Thus outside my city door
Speaks the Wind its wildwood lore,
Speaks and lo! I go once more.




Over the rocks she trails her locks,
Her mossv locks that drip, drip, drip;
Her sparkling eyes smile at the skies
In friendship-wise and fellowship;
While the gleam and glance of her countenance
Lull into trance the woodland places,
As over the rocks she trails her locks,
Her dripping locks that the long fern graces.

She pours clear ooze from her heart's cool cruse,
Its crystal cruse that drips, drips, drips;
And all the day its diamond spray
Is heard to play from her finger-tips;
And the slight soft sound makes haunted ground
Of the woods around that the sunlight laces,
As she pours clear ooze from her heart's cool cruse,
Its dripping cruse that no man traces.

She swims and swims with glimmering limbs,
With lucid limbs that drip, drip, drip;
Where beechen boughs build a leafy house
For her form to drowse or her feet to trip;
And the liquid beat of her rippling feet
Makes three-times sweet the forest mazes,
As she swims and swims with glimmering limbs,
With dripping limbs through the tV ilight's hazes.

The SI)irit of the Forest S)ring

Then wrapped in deeps of the wild she sleeps,
She whispering sleeps and drips, drips, drips;
Where moon and mist wreathe neck and wrist,
While, starry-whist, through the night she slips;
And the heavenly dream of her soul makes gleam
The falls that stream and the foam that races,
As wrapped in deeps of the wild she sleeps,
She dripping sleeps or starward gazes.




             Small twilight singer
Of dew and mist: thou ghost-gray, gossamer winger
             Of dusk's dim glimmer,
How cool thy note sounds; how thy wings of shimmer
             Vibrate, soft-sighing,
Meseems, for Summer that is dead or dying.
             I stand and listen,
And at thy song the garden-beds, that glisten
             With rose and lily,
Seem touched with sadness; and the tuberose chilly,
Breathing around its cold and colorless breath,
Fills the pale evening with wan hints of death.

             I see thee quaintly
Beneath the leaf; thy shell-shaped winglets faintly-
             As thin as spangle
Of cobwebbed rain-held up at airy angle;
             I hear thy tinkle,
Thy fairy notes, the silvery stillness sprinkle;
             Investing wholly
The moonlight with divinest melancholy:
             Until, in seeming,
I see the Spirit of the Summer dreaming
Amid her ripened orchards, apple-strewn,
Her great, grave eyes fixed on the harvest-moon.

To t le Leaf-Cricket

             As dew-drops beady,
As mist minute, thy notes ring low and reedy:
             The vaguest vapor
Of melody, now near; now, like some taper
             Of sound, far fading-
Thou will-o'-wisp of music aye evading.
             Among the bowers,
The fog-washed stalks of Autumn's weeds and flowers,
             By hill and hollow,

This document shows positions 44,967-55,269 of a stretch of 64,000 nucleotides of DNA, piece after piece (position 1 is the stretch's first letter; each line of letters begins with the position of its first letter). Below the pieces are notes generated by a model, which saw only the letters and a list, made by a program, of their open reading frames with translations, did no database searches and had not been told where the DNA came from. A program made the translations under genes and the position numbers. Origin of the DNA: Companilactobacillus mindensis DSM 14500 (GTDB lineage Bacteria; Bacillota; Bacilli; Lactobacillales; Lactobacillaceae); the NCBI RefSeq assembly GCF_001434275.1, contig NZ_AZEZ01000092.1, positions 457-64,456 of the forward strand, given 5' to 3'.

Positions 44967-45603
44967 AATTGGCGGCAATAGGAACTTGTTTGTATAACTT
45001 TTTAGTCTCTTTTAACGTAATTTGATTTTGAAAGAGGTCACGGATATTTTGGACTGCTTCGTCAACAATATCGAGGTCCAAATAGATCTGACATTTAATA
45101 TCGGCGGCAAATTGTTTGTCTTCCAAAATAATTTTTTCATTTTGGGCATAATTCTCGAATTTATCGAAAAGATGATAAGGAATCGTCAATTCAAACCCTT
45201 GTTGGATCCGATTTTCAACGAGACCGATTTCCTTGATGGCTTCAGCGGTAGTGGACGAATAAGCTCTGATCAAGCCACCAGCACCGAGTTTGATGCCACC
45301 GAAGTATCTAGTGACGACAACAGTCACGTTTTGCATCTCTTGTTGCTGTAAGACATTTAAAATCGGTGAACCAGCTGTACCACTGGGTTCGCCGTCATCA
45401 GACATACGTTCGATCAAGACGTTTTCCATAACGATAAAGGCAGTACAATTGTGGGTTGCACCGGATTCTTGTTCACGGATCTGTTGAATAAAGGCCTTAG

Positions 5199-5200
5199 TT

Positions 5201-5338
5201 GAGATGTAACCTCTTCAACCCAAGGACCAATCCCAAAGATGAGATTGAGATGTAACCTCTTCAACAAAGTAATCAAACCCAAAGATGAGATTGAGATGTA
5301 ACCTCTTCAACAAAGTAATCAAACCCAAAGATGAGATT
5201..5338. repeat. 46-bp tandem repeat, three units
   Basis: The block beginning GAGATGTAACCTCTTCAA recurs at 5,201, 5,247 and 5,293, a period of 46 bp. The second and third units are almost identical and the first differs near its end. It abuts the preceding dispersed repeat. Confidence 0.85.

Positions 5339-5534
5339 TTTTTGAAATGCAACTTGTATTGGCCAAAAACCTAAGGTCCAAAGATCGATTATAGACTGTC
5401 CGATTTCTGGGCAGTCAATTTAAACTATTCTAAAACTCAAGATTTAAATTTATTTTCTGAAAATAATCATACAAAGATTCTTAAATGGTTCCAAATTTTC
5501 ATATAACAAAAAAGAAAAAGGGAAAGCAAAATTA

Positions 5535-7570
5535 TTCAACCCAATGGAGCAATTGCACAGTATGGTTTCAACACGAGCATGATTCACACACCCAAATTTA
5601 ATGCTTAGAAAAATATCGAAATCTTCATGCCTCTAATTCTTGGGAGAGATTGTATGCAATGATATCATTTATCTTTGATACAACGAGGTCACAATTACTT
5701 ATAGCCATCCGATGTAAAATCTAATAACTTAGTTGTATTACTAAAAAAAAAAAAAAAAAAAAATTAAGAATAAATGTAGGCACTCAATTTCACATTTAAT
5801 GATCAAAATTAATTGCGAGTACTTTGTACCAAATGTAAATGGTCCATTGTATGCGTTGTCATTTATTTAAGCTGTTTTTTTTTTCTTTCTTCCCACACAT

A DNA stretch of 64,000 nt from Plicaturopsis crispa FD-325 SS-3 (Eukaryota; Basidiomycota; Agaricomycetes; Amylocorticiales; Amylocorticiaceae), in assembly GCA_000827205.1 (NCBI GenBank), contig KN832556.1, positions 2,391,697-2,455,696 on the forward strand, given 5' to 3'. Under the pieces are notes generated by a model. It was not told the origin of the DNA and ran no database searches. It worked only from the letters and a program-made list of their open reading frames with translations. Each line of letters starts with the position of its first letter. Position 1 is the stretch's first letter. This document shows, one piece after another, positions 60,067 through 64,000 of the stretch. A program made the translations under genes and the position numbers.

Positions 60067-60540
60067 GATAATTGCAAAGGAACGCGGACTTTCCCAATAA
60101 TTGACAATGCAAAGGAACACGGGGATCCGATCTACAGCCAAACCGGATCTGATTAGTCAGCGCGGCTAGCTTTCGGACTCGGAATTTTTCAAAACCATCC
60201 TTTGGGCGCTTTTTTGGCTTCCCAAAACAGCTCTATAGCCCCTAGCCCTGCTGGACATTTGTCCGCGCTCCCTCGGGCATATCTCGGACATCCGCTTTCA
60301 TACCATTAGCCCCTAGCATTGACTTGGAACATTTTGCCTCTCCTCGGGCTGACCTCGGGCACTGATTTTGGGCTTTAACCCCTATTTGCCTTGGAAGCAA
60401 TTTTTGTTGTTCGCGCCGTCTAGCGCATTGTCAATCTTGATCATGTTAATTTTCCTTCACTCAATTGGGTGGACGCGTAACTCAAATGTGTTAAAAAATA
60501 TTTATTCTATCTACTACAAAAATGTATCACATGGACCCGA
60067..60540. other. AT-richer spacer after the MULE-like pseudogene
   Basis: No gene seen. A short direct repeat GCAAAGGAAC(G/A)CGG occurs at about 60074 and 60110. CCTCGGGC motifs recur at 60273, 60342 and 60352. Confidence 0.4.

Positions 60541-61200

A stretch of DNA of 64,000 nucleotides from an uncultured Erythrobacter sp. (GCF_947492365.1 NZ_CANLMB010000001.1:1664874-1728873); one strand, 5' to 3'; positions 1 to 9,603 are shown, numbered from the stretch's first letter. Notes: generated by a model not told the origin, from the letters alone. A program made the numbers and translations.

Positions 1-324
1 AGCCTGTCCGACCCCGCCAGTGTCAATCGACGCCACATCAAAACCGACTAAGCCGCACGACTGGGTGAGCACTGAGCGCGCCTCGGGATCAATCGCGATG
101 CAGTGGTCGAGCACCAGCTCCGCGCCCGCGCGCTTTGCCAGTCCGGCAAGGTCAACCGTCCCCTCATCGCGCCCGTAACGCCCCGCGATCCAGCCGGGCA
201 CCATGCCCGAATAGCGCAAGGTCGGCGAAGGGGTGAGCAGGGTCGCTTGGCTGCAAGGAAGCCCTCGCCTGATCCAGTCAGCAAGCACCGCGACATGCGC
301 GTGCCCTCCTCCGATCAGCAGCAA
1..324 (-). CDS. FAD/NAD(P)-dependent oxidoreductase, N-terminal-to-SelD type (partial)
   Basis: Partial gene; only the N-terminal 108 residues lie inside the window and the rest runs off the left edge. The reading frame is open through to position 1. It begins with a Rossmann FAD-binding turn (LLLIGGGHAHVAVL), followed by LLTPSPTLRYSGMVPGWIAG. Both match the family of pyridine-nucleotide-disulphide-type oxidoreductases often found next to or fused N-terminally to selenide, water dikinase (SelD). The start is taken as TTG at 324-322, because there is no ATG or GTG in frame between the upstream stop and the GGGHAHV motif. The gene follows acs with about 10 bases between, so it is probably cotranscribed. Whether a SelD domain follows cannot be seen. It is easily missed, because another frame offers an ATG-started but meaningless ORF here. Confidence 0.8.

I hear thy murmur and in vain I follow-
Thou jack-o'-lantern voice, thou elfin cry,
Thou dirge, that tellest Beauty she must die.

             And when the frantic
Wild winds of Autumn with the dead leaves antic:
             And walnuts scatter
The mire of lanes; and dropping acorns patter
             In grove and forest,
Like some frail grief, with the rude blast thou warrest,
             Sending thy slender
Far cry against the gale, that, rough, untender,
             Untouched of sorrow,
Sweeps thee aside, where, haply, I to-morrow
Shall find thee lying, tiny, cold and crushed,
Thy weak wings folded and thy music hushed.



When dusk is drowned in drowsy dreams,
   And slow the hues of sunset die;
   When firefly and moth go by,
And in still streams the new-moon gleams,
       A sickle in the sky;
   Then from the hills there comes a cry,
           The owlet's cry;
A shivering voice that sobs and screams,
       That, frightened, screams:

    "Who is it, who is it, who
    Who rides through the dusk and dew,
         With a pair o' horns,
         As thin as thorns,
     And face a bubble blue
         Who, who, who!
     Who is it, who is it, who"

When night has dulled the lily's white,
   And opened wide the primrose eyes;
   When pale mists rise and veil the skies,
And 'round the height in whispering flight
       The night-wind sounds and sighs;
   Then in the woods again it cries,
           The owlet cries;
A shivering voice that calls in fright,
       In maundering fright:
.3        1           1

The Owlet

     ' Who is it, who is it, who
     Who walks with a shuffling shoe,
         'Mid the gusty trees,
         With a face none sees,
     And a form as ghostly too
         Who, who, who!
     Who is it, who is it, who

When midnight leans a listening ear
   And tinkles on her insect lutes;
   When 'mid the roots the cricket flutes,
And marsh and mere, now far, now near,
       A jack-o'-lantern foots;
   Then o'er the pool again it hoots,
          The owlet hoots;
A voice that shivers as with fear,
       That cries in fear:

     Who is it, who is it, who
     Who creeps with his glow-worm crew
         Above the mire
         With a corpse-light fire,